Potsdam Central decides to hire retired officer in partnership with village police
Wednesday, May 16, 2018 - 6:06 pm


POTSDAM -- The Potsdam Central School Board of Education has decided to pursue hiring a retired officer in partnership with Potsdam Village Police, according to school spokesperson Rebekah Grimm.

The board allocated the funds in the budget April 9 at a special budget meeting.

“After nearly a year of research, community outreach, and multiple listening and discussion sessions, the Potsdam Central School District's Board of Education has decided to move forward with hiring a school resource officer,” Grimm said.

However, the officer will be much more than a security guard. He or she will be a retired police officer and receive specialized training. The person will “possess necessary communication skills to function effectively within the school environment, and act as a role model and confidant to students,” school officials said.

The board and Superintendent Joann Chambers say that “much attention will be given to finding a person whose personality and temperament fit the needs for Potsdam Central and its students.”

The in-school police officer must be employed by a police agency, which is why Potsdam is partnering with village police. A retired officer would be reinstated by the department with peace officer status and employed by the department as a special patrolman, officials said.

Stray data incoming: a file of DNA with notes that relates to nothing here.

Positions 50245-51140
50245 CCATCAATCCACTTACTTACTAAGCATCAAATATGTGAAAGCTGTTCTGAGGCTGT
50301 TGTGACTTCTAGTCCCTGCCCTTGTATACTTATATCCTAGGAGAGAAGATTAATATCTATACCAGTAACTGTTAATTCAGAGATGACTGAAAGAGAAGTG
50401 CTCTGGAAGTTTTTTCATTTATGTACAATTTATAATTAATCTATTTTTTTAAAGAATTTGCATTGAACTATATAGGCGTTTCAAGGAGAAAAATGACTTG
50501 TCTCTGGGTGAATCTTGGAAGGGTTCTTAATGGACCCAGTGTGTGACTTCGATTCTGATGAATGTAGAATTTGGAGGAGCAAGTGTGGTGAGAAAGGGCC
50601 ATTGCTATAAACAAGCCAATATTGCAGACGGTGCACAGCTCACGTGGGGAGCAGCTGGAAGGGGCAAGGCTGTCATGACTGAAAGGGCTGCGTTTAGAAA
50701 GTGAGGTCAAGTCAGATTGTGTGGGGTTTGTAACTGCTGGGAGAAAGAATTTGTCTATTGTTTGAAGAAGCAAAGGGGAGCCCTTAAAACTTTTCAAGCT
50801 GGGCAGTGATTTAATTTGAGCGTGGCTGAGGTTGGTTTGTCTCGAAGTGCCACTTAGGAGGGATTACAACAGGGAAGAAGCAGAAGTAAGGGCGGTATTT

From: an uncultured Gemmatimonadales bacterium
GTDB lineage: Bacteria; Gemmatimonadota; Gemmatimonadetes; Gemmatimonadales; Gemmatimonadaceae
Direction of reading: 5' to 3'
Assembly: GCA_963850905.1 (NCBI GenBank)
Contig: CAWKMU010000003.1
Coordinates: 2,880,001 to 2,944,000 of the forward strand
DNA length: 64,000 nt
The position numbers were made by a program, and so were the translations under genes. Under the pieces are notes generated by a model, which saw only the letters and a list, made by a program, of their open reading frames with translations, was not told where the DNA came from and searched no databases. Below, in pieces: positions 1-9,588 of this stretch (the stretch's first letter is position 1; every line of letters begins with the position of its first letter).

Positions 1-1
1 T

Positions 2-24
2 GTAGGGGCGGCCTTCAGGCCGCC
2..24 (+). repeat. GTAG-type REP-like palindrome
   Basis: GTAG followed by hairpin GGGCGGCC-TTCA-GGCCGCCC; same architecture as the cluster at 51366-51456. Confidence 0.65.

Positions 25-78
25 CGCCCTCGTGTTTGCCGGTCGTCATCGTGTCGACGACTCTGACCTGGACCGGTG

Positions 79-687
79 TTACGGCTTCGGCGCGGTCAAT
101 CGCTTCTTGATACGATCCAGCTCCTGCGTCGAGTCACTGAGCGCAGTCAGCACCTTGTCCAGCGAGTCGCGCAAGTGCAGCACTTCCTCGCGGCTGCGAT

The designated salary is $30,000, which is included in next year¹s budget that was approved by voters last night.

“Over the course of the last year, community forums, surveys, individual conversations and comments from parents and the public were all critically important to the board’s decision and will ultimately help guide the SRO position in the future,” Chambers said. “We are committed to transparency and shared decision making, and are confident that we will find the right person for this job.”

In April, a survey of Potsdam school staff members revealed that 80 percent of respondents supported this addition. In a similar survey, 63 percent of responding parents of students said they would support the measure, according to PCS officials.

The idea for this new position first came from a school board member in August 2017. The district¹s goal for implementing the in-school officer is “to bolster its proactive approach to school safety,” officials said.

At two separate community forums, Potsdam Central School administrators presented an overview of the many safety plans, procedures, and infrastructure already in place in the district. The in-school law enforcement presence is meant to be one more added safety measure.